Meniere's Disease in Tarzana

Meniere's Disease - Marc Cohen M.D, Tarzana Surgeon

Ménière's Disease

Ménière's disease is an inner ear disorder associated with tinnitus, dizziness and vertigo, a feeling of congestion or fullness in the ear, and hearing loss, usually in only one ear.

Ménière's disease usually affects adults aged 40 to 60 years. The fact that it affects the inner ear, where the balance mechanism is located, often causes "drop attacks", or episodes of severe vertigo that cause the patient to lose their balance and stumble.

Causes of Ménière's disease

Ménière's disease is caused by the buildup of fluid in the labyrinth - a section of the inner ear housing the cochlea (organ for hearing) and the otolithic organs and semicircular canals (responsible for balance).

The membranous labyrinth (one of two sections of the labyrinth) contains a fluid known as endolymph that stimulates receptors when your body is in motion. The receptors transmit signals to the brain about your body's movement and position. When you have Ménière's disease, the buildup of endolymph interferes with the transfer of signals between the labyrinth and the brain, causing dizziness and vertigo.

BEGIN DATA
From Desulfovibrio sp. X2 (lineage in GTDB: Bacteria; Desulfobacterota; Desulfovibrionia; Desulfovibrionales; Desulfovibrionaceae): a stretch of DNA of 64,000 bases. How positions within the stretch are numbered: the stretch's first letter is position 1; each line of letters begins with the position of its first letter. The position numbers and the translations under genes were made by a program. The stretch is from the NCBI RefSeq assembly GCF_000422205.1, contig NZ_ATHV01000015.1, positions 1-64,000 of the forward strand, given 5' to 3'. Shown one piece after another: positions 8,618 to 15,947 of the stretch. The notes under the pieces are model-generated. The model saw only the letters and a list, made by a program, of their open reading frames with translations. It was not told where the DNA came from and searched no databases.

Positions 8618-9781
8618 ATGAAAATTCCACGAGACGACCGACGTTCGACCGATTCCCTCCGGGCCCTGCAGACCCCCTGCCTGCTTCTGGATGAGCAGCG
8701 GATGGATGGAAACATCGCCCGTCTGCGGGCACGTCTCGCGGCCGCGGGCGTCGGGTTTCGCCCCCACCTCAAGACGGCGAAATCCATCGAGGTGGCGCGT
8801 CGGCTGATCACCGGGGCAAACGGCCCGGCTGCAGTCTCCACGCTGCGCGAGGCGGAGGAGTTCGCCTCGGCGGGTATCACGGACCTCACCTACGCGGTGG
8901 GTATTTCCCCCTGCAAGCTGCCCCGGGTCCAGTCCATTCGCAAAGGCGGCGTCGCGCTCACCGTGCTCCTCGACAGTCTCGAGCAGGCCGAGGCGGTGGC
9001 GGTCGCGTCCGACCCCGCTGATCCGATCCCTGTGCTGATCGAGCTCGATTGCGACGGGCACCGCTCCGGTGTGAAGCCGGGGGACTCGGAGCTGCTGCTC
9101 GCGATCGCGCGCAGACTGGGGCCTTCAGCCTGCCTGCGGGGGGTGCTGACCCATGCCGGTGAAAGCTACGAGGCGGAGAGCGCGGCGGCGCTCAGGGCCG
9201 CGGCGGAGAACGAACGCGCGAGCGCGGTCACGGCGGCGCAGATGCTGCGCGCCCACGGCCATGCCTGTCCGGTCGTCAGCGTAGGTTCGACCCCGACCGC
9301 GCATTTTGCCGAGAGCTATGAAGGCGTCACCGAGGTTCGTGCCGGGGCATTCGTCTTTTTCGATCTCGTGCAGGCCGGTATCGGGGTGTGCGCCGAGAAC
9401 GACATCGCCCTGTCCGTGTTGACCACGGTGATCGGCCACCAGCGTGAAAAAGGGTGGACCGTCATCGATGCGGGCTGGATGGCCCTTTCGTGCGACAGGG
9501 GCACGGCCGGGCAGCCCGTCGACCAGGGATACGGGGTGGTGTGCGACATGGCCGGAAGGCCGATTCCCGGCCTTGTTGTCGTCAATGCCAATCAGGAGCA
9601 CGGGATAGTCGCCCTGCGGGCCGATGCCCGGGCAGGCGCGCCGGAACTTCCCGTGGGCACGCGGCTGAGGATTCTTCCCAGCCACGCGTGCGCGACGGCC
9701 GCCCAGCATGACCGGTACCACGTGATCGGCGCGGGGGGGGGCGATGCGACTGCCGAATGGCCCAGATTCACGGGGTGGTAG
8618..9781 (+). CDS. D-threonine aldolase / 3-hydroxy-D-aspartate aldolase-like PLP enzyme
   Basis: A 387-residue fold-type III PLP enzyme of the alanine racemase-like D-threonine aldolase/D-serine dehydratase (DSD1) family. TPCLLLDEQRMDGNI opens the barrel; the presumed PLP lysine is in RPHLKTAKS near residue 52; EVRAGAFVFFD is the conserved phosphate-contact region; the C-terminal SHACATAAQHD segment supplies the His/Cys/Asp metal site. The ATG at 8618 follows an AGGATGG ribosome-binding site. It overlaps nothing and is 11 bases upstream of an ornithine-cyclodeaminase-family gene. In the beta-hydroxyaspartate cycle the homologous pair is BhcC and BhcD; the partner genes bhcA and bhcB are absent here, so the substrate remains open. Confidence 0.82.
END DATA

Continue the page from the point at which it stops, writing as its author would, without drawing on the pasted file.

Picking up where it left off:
Studies show that Ménière's disease is hereditary, though it can also be caused by autoimmune reactions, allergies, or viral infections.

Diagnosis Treatments for Ménière's disease

There are no specific tests or symptom that an ENT specialist looks for in order to diagnose Ménière's disease. Before administering any treatment, Dr. Cohen will review you and your family's medical history, and then check for the presence of:

  • Tinnitus
  • At least two episodes of vertigo - lasting more than 20 minutes each
  • A feeling of fullness in the ear
  • Temporary hearing loss

Although Ménière's disease is chronic, Dr. Cohen can recommend various treatments (medications, antibiotic injections) and lifestyle changes (such as salt restriction and diuretics) to help ease the symptoms and force the disease into remission. Surgery may also be necessary to decompress the endolymphatic sac.

Please consult Dr. Cohen for help finding the best treatment plan for you.